Nothing in Sarsour’s record offers evidence that she respects Zionism as a cause, and on the contrary, she has repeatedly used the term Zionist as an epithet.
She wrote in 2015 on Twitter that “Zionist trolls” were out to get her, and in 2012 that “nothing is creepier than Zionism.”
In 2013, Sarsour wrote that she believes the Israeli-Palestinian conflict is the primary issue dividing the American Jewish and Muslim communities. She repeated this claim in 2016, noting that she does not believe all American Jews are anti-Palestinian.
Several commonalities – “kosher/halal, issues around circumcision, family values” – join the two communities together, she wrote.
The US, UK and nearly three dozen other nations have adopted a definition of antisemitism that would likely condemn Sarsour’s rhetoric, as her advocacy suggests she believes the Jewish state is intrinsically racist and unjust.
She does not acknowledge Israel’s right to exist.
Yet she appears to view anti-Zionism as separate from antisemitism. At an event in Los Angeles held on November 30 by the Council on American- Islamic Relations, Sarsour characterized the leadership of the incoming Trump administration as antisemitic, and linked that problem for American Jews to her own battle against Islamophobia.
It is unclear whether she supports a two-state solution as an end to all claims in the conflict, or whether she believes such a peace deal would be one step in a long series of steps toward the restoration of ‘historic Palestine.’ In response to former US secretary of state John Kerry’s final speech on Middle East peace – an address that harshly criticized the Israeli government for its settlement enterprise – Sarsour told MSNBC that Israel must first end its military occupation of Palestinian territories as a precondition for the resumption of peace talks.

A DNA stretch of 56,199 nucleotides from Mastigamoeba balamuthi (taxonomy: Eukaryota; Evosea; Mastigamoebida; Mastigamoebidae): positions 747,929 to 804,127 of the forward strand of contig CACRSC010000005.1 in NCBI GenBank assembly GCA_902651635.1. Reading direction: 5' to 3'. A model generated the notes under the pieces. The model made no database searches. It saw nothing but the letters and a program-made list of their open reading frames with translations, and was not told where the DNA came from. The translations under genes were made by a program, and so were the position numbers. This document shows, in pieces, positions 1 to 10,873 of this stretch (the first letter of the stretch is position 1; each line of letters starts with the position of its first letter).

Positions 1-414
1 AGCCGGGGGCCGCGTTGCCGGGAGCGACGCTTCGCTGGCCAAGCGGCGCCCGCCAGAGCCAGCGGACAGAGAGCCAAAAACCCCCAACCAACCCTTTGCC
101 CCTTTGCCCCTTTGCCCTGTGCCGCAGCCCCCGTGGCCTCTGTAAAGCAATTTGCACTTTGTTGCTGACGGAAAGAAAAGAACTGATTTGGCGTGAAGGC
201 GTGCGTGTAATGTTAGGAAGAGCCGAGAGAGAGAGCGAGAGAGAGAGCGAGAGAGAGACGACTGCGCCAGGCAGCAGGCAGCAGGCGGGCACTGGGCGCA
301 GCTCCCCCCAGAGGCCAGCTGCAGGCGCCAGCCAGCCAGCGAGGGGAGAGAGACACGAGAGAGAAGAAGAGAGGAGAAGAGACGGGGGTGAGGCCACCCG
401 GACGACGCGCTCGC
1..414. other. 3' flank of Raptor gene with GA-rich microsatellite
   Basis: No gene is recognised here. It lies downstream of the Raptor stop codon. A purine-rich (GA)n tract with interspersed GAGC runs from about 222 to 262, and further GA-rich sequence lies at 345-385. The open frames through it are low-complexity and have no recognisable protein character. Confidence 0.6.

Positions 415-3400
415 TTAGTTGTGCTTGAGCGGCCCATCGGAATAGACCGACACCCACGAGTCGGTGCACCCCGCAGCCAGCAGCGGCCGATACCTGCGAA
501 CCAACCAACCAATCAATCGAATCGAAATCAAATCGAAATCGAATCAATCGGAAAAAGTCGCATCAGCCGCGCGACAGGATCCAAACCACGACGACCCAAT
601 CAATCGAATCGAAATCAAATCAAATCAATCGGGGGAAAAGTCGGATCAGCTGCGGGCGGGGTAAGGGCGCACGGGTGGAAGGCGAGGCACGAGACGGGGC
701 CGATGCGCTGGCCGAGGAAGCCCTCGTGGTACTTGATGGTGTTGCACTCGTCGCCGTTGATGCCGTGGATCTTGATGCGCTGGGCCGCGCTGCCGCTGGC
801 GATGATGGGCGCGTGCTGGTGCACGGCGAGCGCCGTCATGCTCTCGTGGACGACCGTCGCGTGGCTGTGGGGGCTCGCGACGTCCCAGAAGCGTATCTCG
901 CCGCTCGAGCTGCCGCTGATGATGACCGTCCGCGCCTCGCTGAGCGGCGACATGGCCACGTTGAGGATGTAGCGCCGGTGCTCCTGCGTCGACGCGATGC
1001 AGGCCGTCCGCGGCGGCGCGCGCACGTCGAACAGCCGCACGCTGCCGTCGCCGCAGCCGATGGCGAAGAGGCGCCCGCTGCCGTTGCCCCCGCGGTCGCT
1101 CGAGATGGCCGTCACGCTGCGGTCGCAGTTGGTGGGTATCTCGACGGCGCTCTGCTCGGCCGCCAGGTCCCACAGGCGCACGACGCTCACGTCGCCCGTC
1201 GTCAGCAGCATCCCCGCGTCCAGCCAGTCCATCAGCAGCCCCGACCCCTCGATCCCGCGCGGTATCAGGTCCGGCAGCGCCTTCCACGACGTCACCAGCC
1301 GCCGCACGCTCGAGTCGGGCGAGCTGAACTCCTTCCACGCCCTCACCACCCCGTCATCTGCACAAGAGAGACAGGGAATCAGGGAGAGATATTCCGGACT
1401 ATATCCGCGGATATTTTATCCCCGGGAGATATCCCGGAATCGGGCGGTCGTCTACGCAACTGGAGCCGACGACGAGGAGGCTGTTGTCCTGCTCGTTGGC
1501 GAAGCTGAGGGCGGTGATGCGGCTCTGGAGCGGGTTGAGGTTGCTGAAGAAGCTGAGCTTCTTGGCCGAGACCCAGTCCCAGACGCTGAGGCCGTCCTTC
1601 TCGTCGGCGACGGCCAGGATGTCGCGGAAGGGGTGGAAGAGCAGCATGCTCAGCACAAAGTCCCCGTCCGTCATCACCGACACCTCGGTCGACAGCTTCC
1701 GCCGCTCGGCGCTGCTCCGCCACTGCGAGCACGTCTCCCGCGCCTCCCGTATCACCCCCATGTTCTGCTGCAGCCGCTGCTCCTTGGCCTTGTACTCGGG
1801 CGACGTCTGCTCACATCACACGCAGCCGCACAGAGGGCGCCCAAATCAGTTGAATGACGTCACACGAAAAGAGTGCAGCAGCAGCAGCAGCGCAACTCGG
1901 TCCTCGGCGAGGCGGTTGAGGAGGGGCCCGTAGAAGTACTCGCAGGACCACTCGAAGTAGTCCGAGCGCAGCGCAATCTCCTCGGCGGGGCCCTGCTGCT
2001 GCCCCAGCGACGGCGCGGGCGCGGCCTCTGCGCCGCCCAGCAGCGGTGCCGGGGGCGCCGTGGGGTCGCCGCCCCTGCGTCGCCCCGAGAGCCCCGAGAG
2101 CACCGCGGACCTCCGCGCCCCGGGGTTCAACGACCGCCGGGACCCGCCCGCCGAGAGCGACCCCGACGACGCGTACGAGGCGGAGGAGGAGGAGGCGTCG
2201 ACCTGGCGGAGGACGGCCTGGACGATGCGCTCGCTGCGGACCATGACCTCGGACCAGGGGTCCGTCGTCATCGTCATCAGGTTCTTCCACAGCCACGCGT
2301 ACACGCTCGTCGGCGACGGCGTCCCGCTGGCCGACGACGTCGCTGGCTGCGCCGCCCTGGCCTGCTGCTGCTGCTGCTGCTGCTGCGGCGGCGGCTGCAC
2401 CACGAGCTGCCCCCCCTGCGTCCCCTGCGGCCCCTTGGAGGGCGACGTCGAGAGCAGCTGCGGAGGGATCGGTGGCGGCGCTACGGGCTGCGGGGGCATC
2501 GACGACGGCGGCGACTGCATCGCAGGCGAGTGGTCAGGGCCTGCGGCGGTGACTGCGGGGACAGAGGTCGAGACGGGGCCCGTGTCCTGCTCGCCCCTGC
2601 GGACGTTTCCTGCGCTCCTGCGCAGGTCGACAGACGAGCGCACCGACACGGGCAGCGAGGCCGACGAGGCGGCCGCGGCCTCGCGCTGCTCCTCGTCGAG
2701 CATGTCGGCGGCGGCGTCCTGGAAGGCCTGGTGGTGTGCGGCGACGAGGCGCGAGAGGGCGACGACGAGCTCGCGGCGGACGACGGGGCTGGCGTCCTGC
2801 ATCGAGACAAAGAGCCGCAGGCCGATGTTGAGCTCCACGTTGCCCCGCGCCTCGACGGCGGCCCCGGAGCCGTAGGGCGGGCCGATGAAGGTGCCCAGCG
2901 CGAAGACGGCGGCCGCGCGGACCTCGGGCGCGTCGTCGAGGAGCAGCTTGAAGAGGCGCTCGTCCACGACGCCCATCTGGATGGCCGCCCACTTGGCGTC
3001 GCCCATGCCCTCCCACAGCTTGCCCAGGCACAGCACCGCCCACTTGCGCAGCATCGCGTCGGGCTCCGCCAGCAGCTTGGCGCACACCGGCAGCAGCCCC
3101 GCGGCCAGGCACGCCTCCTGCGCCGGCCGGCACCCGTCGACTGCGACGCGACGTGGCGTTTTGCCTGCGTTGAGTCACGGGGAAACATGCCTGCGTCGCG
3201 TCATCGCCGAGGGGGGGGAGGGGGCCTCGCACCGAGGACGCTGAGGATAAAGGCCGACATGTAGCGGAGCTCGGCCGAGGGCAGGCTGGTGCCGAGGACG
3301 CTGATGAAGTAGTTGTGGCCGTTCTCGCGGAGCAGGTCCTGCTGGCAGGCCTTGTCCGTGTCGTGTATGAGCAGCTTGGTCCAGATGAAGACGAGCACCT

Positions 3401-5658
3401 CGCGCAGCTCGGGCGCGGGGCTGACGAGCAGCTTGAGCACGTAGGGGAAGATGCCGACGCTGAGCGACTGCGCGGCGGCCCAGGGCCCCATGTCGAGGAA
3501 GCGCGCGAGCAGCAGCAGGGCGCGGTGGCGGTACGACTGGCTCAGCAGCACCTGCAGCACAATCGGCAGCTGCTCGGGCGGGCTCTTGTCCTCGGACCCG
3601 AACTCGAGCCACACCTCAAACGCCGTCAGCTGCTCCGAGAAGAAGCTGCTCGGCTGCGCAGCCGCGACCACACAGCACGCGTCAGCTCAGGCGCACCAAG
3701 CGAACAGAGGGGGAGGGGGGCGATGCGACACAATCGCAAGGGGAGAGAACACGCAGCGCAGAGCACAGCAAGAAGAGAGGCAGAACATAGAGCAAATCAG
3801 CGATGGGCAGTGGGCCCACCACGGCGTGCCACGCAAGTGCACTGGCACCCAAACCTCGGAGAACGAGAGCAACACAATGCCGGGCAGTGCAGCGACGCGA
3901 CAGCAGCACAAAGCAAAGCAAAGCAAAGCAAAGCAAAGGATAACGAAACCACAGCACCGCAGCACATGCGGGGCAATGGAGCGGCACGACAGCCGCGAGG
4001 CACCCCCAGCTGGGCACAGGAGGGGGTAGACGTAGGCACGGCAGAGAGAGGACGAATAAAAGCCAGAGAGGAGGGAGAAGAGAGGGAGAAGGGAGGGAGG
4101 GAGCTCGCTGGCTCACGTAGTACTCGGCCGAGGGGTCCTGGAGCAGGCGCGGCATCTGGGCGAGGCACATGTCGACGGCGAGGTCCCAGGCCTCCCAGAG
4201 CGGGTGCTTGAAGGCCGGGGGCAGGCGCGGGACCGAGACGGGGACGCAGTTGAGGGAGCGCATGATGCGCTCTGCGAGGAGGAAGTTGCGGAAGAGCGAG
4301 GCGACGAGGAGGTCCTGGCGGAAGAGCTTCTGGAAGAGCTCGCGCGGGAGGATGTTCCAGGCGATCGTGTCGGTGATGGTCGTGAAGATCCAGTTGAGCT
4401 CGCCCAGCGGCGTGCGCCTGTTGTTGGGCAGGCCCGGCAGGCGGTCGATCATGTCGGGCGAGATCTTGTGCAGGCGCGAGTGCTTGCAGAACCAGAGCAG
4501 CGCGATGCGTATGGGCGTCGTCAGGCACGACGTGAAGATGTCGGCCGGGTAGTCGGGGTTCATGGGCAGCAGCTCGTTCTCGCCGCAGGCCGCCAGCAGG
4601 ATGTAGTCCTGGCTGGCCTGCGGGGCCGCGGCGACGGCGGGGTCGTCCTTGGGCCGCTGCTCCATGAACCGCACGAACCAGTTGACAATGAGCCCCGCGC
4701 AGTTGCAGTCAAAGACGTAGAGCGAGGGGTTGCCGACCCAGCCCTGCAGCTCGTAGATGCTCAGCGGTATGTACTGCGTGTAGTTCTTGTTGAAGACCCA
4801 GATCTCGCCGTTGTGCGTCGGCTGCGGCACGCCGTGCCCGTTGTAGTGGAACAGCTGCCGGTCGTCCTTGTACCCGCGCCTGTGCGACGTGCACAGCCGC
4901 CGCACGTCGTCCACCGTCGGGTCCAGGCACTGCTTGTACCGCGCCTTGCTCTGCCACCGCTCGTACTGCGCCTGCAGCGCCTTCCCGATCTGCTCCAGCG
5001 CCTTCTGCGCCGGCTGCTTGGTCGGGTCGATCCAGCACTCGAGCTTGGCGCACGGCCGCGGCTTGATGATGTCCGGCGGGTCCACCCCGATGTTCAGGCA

Regardless of her vision for Palestinian statehood, Sarsour is not optimistic that negotiations will succeed in achieving peace in any form in the Trump era: “David Friedman makes Benjamin Netanyahu look like a walk in the park,” she said of the president’s choice for Israel ambassador.
Sarsour enthusiastically endorsed Bernie Sanders for president in 2016, thanking him on the campaign trail in Wisconsin for allowing her to embrace her identity as a Muslim while stumping for him.
“When I started supporting Bernie Sanders no one told me, ‘Look, you can’t be too Muslim up there. Don’t bring up those Palestinians,’” she said. “They welcomed all of me. They have welcomed my community in a way that no other campaign has.”
In light of her public role in the Women’s March, Sarsour has come under fire from groups on the right that have called her position on women’s rights hypocritical and her brand of Islam radical. One online news outlet, the rightwing Daily Caller, published a photo of her at a conference standing next to someone they claim had ties to Hamas.
Sarsour responded to this backlash with a statement on Facebook: “The opposition cannot fathom to see a Palestinian Muslim American woman that resonates with the masses – someone whose track record is clear and has always stood up for the most marginalized,” she wrote. “They have a coordinated attack campaign against me and it’s vicious and ugly. It’s not the first time, but it’s definitely more intense.”
But “they will not succeed,” she continued. “I have helped build a movement, I am ready for what’s to come so they can spew alternative facts and piece a twisted narrative together if they want – I and we will still rise.”